Open House: Should authorities enforce preventive measures to keep Covid-19 infection rate in check ?

Sensitise people to looming threat, maximise vax coverage

Open House:  Should authorities enforce preventive measures to keep Covid-19 infection rate in check ?

A crowded Sunday Bazar near Jyoti Chowk in Jalandhar

Increase testing, tracking & treatment

No doubt, India has achieved a milestone of administering 200- crore doses and vaccination drive is still on, but many states, including Punjab, are again witnessing a steady rise in Covid-19 cases. It is the collective responsibility of the government and the public to make concerted, collective efforts to keep the infection in check. Besides shunning Covid-management fatigue and complacency, and updating the rickety public healthcare infrastructure, the government should increase testing, tracking and treatment. It should enforce strict implementation of health and safety protocols at market places, cinema houses, educational institutions and other crowded places. If anyone is found violating the mandatory precautions, stern action should be taken against him/her. The government should develop the capacity for genetic sequencing in order to achieve herd immunity. People should shed vaccine hesitancy and visit nearest health centres for getting jabs and help the administration achieve the target of hundred per cent vaccination. They should adopt Covid-appropriate behaviour, wear masks, maintain social distance and hand hygiene, and avoid indoor gatherings to stave off the spread of the deadly virus. Responsive and responsible human beings will ultimately learn to live safely in the foreseeable future. Simran & Tajpreet S Kang

A youngster receives the dose of Covid-19 vaccine

Act responsibly to keep covid spread in check

Despite several constraints, India has succeeded in reaching the 200-crore vaccination mark, courtesy coordinated efforts by the Central and state governments, healthcare and frontline workers, scientists and responsible citizens. However, the emergence of fresh cases of viral infection in the state in the past week has raised serious concern. While the government is fully prepared to tackle any emergency, the general public should cooperate with the official efforts to keep the virus at bay. The state has already suffered a severe loss of lives during the earlier Covid-19 waves, primarily due to vaccine hesitancy, non-availability of doses and their wastage. Though hospitalisation and fatality rates are comparatively low, there is still no room for complacency or laxity. The government is giving booster doses to senior citizens with waning immunity and inoculating adolescents and 18-59 age groups. Moreover, it should implement the precautionary protocols strictly to check the further spread of the virus. The public should also understand the gravity and magnitude of the disease, shed vaccine hesitancy and adopt Covid-appropriate behaviour — wearing masks, sanitising hands, maintaining physical and social distancing and avoiding crowded places — to ultimately eradicate the pandemic. DS Kang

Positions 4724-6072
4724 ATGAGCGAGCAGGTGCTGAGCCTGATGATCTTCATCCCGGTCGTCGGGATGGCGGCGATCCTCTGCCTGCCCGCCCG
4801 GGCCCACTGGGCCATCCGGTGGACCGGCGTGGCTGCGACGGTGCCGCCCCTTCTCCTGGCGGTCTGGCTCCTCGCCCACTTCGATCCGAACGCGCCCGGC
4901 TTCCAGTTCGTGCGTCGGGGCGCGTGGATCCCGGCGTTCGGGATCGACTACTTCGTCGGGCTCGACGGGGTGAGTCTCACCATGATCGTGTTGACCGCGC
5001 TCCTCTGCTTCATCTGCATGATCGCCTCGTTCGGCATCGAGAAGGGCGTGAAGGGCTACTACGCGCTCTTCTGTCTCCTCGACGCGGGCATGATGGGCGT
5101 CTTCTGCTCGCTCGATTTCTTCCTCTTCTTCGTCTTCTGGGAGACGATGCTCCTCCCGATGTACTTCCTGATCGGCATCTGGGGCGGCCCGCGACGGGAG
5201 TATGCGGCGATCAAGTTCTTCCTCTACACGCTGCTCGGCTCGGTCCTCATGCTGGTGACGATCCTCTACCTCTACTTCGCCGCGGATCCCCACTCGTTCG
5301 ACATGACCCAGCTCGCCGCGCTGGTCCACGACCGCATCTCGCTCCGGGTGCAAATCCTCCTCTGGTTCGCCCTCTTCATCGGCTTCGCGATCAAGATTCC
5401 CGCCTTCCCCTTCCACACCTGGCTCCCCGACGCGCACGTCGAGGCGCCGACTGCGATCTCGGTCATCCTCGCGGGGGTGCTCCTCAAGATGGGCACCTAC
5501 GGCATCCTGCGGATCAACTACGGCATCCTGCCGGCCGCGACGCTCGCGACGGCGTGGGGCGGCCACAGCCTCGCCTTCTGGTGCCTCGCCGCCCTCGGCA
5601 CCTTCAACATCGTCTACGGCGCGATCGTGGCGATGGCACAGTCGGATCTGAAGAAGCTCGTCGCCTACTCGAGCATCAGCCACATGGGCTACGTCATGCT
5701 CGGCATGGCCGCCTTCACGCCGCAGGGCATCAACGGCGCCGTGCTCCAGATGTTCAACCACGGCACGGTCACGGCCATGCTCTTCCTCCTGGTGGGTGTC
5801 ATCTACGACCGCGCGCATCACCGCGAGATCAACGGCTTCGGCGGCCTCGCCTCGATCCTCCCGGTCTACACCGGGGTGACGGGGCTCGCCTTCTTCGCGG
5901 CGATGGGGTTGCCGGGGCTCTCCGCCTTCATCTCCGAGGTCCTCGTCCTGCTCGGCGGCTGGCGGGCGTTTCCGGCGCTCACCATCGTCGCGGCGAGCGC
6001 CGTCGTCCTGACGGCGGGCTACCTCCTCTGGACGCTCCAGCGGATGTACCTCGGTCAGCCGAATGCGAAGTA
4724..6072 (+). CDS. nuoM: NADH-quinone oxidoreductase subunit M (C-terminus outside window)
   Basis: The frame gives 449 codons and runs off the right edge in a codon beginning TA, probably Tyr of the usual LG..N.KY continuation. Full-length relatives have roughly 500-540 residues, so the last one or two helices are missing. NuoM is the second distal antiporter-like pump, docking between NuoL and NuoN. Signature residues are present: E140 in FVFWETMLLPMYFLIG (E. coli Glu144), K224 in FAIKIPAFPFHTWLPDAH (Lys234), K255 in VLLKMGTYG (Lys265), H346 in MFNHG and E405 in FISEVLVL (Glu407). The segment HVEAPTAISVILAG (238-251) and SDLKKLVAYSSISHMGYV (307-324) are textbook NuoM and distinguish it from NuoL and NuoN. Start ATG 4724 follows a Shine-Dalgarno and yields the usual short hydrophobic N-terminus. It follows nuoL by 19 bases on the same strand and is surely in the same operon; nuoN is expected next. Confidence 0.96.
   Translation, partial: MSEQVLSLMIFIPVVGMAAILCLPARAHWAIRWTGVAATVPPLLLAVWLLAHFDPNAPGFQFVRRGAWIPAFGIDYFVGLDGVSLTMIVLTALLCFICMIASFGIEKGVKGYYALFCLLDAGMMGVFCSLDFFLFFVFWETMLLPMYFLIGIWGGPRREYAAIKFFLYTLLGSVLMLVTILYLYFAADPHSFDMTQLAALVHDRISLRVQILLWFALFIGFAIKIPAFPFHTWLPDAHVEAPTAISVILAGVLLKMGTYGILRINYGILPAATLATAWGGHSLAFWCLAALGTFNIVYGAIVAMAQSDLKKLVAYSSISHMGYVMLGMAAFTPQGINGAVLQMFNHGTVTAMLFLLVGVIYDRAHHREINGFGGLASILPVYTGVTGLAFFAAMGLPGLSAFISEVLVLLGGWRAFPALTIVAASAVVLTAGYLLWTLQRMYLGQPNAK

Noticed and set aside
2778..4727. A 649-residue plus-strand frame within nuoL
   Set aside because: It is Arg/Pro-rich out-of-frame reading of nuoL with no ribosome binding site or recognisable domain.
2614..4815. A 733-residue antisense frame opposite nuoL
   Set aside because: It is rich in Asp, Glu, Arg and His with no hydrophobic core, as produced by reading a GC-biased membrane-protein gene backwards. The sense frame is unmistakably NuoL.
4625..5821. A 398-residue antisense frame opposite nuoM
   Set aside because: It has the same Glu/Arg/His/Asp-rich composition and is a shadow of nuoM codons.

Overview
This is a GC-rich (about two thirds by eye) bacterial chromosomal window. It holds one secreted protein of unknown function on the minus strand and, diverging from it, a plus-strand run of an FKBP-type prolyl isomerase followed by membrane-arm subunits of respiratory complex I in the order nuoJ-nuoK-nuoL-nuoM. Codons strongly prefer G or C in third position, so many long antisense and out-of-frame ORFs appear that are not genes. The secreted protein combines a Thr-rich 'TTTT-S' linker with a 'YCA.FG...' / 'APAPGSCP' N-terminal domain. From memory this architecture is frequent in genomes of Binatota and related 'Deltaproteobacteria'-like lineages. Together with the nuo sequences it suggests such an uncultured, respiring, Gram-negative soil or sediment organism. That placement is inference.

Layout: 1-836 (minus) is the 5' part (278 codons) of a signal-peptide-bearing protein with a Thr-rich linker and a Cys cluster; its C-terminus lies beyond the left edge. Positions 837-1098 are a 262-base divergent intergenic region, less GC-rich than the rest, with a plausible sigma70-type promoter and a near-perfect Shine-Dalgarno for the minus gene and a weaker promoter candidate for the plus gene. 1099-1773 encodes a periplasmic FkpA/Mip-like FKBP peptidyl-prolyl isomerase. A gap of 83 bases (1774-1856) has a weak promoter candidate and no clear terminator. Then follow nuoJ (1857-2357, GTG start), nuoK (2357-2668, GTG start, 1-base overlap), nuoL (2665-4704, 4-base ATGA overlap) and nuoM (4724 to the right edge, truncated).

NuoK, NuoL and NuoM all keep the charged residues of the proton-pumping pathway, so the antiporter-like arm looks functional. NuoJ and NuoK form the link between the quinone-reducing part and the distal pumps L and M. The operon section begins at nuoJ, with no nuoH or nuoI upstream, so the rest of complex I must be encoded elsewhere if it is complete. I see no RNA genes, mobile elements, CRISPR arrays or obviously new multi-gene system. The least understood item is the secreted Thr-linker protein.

A health worker collects a swab sample at a testing facility. File photos

It’s Time to implement preventive measures

Undoubtedly, with Covid-19 cases again on the rise, the state government must spring into action and enforce the preventive measure to stop the spread of the deadly virus. The authorities should not waste even a single second to keep the spiralling rate in check. The Covid-appropriate behaviour like maintaining a 6-foot distance, sanitising hands, wearing a mask should be followed religiously. Those who don’t adhere and abide by the guidelines must be dealt with sternly. Moreover, the people must adopt a healthy lifestyle comprising physical exercise, yoga, meditation, etc. The state government can encourage the people to take advantage of gyms opened in the community parks, of course without throwing caution to the wind. The awareness programmes can be initiated to guide people of all ages to take up preventive measures for their own safety. The vulnerable groups like the senior citizens above the age of 60 and children below 18 need to be extremely careful and should not ignore the Covid-appropriate norms in order to safeguard themselves from any dangers. As an adage goes, prevention is better than cure, we all should support our chosen representatives and work in sync with them for a better and safer tomorrow. Simranjeet Singh Saini

Make masks mandatory for all at public places

No doubt that Covid-19 is raising its ugly head again, with the steady rise in cases in Maharashtra, Kerala and other states. Similar is the situation in Punjab, too, especially in Jalandhar and Kapurthala. Streets and markets are crowded with people, who seem to have thrown the caution to the wind and are seen without wearing masks. Even though the government has vaccinated a large chunk of population against Covid-19, and even asked everyone to get another booster dose, the deadly virus has not been totally eliminated. Since the virus mutates, the infection, too, rises. Going by the experts’ advice, we have to learn to live with this virus. So, the government should make it mandatory for people to wear masks while going out of their homes. Those who don’t comply with these orders should be fined or even jailed. Such strong measures will certainly make public aware of the dangerous virus and force them not to let their guard down. The best thing would be to make school and college students aware of the dangers of spreading this disease. The police should be actively involved in this work, the way they were at the outbreak of Covid-19. Dr JS Wadhwa